The past twenty years have witnessed two dominant but opposing approaches to the study of the interconnections between Africa and the African Diaspora. Both seek to provide alternatives to traditional models of Africana Studies. The Afrocentric model has tended to focus on historical Africa, particularly the great civilizations of the African past. It has given little attention to the Diaspora, except to those aspects of black culture that reflect a continuum or retention of elements of certain African (specifically West African) cultures. The second model may best be described as a Black Atlantic approach; it has given little attention to the African continent, but has focused on persons of African descent throughout the Western world. This approach is especially concerned with identity formation, hybridity, syncretism, and creolization. Our pedagogical focus neither romanticizes nor ignores historical and contemporary Africa. It seeks to break current conceptualizations of the African Diaspora that only consider West Africa, Europe, North America, the Caribbean, and Brazil. While these areas will continue to be important, we hope to expand an understanding of Diaspora that includes all of Spanish speaking Latin America, East Africa, Asia, and the South Pacific as well.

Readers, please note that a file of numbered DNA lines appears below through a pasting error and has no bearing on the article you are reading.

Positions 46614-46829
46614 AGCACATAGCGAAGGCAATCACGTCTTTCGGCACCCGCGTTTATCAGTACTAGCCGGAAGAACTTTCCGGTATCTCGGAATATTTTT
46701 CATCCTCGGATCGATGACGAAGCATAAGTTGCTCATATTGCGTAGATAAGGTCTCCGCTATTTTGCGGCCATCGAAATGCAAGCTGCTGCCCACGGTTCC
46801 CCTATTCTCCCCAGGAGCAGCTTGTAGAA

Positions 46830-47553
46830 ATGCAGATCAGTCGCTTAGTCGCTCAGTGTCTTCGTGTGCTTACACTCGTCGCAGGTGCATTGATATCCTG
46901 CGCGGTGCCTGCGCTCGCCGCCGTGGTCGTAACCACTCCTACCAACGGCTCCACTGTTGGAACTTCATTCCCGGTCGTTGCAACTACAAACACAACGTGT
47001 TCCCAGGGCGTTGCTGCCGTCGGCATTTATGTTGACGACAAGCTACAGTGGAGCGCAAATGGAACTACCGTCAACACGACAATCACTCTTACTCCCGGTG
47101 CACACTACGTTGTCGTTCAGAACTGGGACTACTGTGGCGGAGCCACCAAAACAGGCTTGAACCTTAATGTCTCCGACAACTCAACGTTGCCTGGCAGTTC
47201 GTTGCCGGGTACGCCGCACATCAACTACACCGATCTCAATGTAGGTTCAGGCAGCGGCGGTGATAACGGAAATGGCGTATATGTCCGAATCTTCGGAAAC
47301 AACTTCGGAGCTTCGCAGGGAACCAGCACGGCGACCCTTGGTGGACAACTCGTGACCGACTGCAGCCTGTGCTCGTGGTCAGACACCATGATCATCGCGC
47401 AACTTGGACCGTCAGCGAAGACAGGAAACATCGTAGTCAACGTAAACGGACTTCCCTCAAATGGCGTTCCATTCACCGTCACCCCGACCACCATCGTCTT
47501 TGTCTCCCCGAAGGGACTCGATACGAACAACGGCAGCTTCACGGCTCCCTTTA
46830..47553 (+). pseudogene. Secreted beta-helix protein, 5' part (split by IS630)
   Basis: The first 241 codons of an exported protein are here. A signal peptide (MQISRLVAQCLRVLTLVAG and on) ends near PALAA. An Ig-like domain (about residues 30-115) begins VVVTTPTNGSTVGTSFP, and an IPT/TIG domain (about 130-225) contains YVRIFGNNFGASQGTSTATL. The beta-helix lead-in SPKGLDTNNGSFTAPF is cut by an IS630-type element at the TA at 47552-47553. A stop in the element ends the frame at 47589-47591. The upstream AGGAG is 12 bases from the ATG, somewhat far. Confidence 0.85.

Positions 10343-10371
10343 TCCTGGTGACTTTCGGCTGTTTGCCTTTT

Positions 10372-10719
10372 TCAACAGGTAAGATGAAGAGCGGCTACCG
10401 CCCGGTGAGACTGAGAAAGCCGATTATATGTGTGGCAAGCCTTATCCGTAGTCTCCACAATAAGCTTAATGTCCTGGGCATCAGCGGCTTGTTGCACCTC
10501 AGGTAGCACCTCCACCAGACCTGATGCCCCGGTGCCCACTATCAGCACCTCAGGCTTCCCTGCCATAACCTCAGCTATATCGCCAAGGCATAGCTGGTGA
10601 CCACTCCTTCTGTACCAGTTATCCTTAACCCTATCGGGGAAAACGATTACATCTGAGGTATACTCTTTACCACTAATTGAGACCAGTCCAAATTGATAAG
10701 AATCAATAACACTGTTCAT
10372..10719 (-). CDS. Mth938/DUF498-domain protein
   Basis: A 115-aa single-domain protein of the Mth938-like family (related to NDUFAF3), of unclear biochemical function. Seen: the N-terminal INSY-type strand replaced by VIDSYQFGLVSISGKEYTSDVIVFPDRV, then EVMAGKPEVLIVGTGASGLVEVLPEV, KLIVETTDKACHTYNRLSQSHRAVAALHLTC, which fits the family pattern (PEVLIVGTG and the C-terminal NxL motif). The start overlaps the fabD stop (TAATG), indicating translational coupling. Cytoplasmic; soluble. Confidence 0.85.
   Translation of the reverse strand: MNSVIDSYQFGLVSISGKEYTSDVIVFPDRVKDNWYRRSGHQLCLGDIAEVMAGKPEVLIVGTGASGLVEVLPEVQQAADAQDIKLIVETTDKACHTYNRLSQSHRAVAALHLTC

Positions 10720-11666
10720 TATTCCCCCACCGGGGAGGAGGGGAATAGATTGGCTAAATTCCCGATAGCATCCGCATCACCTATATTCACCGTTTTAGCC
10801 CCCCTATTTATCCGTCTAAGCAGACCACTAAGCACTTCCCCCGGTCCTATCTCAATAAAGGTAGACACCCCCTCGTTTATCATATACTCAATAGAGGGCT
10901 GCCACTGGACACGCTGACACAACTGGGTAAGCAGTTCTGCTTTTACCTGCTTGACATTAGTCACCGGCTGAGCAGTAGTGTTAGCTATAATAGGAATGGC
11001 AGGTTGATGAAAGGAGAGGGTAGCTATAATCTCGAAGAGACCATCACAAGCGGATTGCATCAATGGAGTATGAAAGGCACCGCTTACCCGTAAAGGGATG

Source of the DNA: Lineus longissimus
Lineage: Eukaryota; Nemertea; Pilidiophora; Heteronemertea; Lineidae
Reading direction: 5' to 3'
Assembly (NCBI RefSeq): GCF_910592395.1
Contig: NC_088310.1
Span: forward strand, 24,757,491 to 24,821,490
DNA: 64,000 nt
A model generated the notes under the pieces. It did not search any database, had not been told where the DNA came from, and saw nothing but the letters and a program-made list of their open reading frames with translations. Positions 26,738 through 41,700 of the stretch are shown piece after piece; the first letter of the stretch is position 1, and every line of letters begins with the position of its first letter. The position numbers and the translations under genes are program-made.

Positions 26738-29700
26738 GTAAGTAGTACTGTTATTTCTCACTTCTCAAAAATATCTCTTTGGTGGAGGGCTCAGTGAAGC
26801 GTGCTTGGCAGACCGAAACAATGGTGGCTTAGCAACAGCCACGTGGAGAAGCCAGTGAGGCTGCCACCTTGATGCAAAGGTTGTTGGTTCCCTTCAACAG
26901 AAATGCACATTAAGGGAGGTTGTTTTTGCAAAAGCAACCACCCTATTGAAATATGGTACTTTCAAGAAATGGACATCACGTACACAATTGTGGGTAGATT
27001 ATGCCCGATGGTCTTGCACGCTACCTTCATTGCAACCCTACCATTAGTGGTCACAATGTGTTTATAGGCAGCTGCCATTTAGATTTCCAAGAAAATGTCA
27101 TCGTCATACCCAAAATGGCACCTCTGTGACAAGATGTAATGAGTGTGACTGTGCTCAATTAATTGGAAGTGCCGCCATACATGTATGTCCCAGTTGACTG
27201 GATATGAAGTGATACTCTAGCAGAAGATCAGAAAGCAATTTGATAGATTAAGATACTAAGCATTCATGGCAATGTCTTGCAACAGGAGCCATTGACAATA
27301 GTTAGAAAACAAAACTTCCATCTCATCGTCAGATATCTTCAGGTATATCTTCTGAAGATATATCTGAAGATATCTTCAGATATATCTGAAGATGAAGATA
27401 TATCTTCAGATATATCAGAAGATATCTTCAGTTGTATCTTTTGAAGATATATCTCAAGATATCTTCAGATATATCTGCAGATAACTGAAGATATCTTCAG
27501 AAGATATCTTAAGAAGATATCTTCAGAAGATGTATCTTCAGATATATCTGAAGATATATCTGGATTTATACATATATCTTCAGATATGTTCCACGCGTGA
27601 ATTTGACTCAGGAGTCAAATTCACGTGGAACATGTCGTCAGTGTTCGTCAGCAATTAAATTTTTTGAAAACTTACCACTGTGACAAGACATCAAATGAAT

This program insists that African peoples, as they have moved into different geopolitical circumstances, have developed and maintained a plurality of political strategies which cut across (but are also influenced by) a variety of religious, national, and cultural boundaries. By working to complicate and particularize what we know as "African identity," we hope to re-imagine the ways that African and African descendant peoples have worked to establish and maintain a coherent set of cultural and symbolic practices.
Our approach is in conversation with disciplines in the humanities and social sciences, but differs from them in the conceptualization of an interdisciplinary methodology. In other words, while we encourage in-depth knowledge of and training in traditional disciplines, one of the major intellectual goals of the program is the development of an interdisciplinary method and vocabulary for the study of the interconnections between Africa and peoples of African descent around the globe.